Singer-songwriter Liz Brasher’s full-length debut, “Painted Image” (Fat Possum), is set to be released in 2019. On June 17, she’ll play at City Winery in Atlanta. CONTRIBUTED BY STACIE HUCKEBA
Photo: For the AJC
Photo: For the AJC

Singer, songwriter, guitarist Liz Brasher plays City Winery on June 17

If you haven’t heard Liz Brasher yet, it’s a good bet you will soon.

Since the release of her six-song “Outcast” EP (Fat Possum) in April, the 27-year-old singer, songwriter and guitar player has been touring nonstop — playing concert venues and music festivals all across the U.S. and in Europe. She’ll make a stop at City Winery in Atlanta on Sunday.

Brasher (pronounced BRAY-zher) grew up in rural North Carolina, was raised in a multiethnic musical family, and like so many rock and soul artists, started singing in church.

Later, between moves to Chicago, Atlanta and Memphis, she immersed herself in myriad styles, drawing from the touchstones of gospel, blues and country, and the sounds of ’60s soul and girl groups, and garage and surf bands.

In Memphis, Brasher signed a deal with Fat Possum, the Mississippi label known for its diverse roster of artists, including R.L. Burnside, the Jon Spencer Blues Explosion, the Black Keys and Iggy and the Stooges.

Brasher’s full-length debut, “Painted Image” (Fat Possum), is set to be released in 2019. Produced with Scott Bomar of the Bo-Keys and Bruce Watson of Fat Possum, it’s a much bigger, more wide-ranging collection, framing her passionate vocals and often moody lyrics with piano, organ, strings and horns.

Singer-songwriter Liz Brasher has immersed herself in a variety of styles, with influences ranging from gospel to garage bands. CONTRIBUTED BY STACIE HUCKEBA
Photo: For the AJC

Critics have compared Brasher to Aretha Franklin, Etta James, Amy Winehouse and Florence Welch of Florence and the Machine.

But Bob Dylan is her songwriting inspiration. And Pops Staples and the Staple Singers, along with gospel greats Mahalia Jackson and Sister Rosetta Tharpe (who was inducted into the Rock & Roll Hall of Fame this year) are among Brasher’s biggest influences.

In early May, at a small club in Nashville, I saw Brasher light up the stage backed only by her drummer and bass player.

Cradling her beloved white ‘62 Gibson Les Paul Custom (a reissue of the vintage guitar Tharpe often played in the ’60s), she worked through the songs on “Outcast,” juxtaposing her dramatic contralto among a striking miscellany of shifting riffs and tones.

A few days later, she filled the normally sleepy early slot at the Shaky Knees music festival in Atlanta, and still managed to draw a sizable and enthusiastic crowd.

After Brasher’s Shaky Knees performance, we met up at Manuel’s Tavern, where she talked about her musical journey from North Carolina to Memphis.

“My mom is one of nine siblings from the Dominican Republic, and I’m first-generation U.S., born and raised in Matthews, North Carolina,” Brasher said, revealing the tinges of a soft Southern accent.

“I grew up singing in the church with her and all her siblings and my grandma. It was a Southern Baptist church, but it was all in Spanish, so it was much different than you might think.”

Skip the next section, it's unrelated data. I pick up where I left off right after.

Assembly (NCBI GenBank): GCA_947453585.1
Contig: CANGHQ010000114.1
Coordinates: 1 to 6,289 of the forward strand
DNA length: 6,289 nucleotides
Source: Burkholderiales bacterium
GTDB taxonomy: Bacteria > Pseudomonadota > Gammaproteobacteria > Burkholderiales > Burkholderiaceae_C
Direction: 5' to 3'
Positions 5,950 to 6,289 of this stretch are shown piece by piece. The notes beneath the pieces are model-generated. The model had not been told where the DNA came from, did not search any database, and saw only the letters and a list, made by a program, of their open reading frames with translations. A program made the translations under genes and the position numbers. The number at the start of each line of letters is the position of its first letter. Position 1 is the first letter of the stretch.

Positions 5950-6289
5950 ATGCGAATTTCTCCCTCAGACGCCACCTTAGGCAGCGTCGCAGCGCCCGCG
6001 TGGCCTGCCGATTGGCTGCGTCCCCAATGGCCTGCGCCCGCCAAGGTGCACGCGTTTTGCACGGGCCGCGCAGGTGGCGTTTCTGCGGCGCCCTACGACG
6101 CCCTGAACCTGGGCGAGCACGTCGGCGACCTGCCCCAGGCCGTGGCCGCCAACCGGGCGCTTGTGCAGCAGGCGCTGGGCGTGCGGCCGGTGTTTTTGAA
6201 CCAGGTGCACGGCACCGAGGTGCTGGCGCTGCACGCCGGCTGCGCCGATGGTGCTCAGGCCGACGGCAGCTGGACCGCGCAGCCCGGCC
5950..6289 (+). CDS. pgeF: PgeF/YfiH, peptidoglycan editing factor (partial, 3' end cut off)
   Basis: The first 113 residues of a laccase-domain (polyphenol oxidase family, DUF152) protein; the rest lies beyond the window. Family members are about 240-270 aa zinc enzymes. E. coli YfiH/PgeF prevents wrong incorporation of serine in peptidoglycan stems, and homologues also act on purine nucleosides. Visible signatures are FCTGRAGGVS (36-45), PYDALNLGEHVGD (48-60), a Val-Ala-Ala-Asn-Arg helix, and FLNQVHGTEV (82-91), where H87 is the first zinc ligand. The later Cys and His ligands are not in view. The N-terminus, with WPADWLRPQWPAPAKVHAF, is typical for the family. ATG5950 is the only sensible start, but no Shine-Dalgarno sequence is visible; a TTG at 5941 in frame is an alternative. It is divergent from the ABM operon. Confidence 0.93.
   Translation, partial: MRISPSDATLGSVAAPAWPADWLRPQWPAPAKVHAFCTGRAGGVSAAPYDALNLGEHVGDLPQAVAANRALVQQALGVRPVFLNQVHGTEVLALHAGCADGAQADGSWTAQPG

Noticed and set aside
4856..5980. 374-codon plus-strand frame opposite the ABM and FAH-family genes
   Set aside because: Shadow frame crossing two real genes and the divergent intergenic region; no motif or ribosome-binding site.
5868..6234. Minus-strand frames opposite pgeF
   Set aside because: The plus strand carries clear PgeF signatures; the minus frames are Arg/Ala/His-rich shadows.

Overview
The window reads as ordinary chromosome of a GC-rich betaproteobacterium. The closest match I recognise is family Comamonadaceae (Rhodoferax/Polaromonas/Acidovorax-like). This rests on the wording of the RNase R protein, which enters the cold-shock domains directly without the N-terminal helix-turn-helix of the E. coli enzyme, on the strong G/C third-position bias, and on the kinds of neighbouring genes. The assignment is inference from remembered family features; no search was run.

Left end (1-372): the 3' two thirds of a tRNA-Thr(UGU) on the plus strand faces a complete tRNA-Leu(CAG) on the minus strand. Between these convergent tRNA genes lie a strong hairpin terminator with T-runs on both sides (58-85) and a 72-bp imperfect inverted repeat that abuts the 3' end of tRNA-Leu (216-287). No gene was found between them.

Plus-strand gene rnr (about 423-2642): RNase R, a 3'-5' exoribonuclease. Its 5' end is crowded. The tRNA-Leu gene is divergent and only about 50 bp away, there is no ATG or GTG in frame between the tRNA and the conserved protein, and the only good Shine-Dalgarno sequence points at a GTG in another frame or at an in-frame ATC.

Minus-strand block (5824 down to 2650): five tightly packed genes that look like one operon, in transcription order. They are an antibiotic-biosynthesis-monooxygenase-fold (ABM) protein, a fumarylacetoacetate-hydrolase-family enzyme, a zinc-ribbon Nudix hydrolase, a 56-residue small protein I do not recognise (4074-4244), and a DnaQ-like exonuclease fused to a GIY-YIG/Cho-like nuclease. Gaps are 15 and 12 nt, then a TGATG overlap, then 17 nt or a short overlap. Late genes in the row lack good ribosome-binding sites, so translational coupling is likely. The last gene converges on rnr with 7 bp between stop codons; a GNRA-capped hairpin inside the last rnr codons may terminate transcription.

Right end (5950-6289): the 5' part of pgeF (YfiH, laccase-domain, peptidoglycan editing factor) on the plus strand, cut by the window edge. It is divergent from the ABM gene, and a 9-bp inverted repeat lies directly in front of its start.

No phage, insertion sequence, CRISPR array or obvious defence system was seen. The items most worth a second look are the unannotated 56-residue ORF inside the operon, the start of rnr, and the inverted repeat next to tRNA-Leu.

Asked about her guitar playing, surprisingly, Brasher said she’d only been at it for a few years.

“I grew up singing, but I hated the piano lessons my mom forced me to take as a child, and I played the clarinet in school,” she said. “I picked up the guitar as I was beginning to write songs, because I knew I wanted to be able to lead my band, and I needed an instrument to be able to do that.

“I heard Pops Staples doing what he did, and thought, it’s pretty simple, but it sounds really good. Maybe I could try to do that?”

As for for her time in Atlanta, it was fairly uneventful, Brasher said, but Memphis was calling.

“I was trying to play as often as I could, both outside of Atlanta and at places here like the Earl,” she said. “I was doing the same stuff I’m doing now. Atlanta’s just a different town, I guess. I like Atlanta. It’s where I formed the trio.

“But Memphis clicked even before the move, because I went to Memphis to record my album. During that time, I just fell in love with the city. And Bruce Watson came to the studio, heard what we were tracking, and offered me a deal with Fat Possum. So Memphis is the place where everything happened for me.”

As it turned out, the “Outcast” EP was recorded after the “Painted Image” album, but released first because its stripped-down sound was closer to what audiences would hear when the trio went on tour.

“We thought the songs were really good, and it was actually a good idea to have something that’s rawer and has more of the feel of the live show right now,” Brasher said. “We want to build to the album.”

So, what’s it like for Brasher, as a young woman, out on tour, playing guitar and fronting a band?

“Honestly, I’m just starting out. But for me, I haven’t dealt with too many things, or any sexism, really, except for mansplaining when it comes to technical guitar stuff,” she said and laughed. “Overall, my goal is just to win everybody over when I arrive somewhere, and when I play.” 


Liz Brasher with Red Wanting Blue

8 p.m. June 17. $18-$25. City Winery, 650 North Ave. NE, Atlanta. 404-946-3791,


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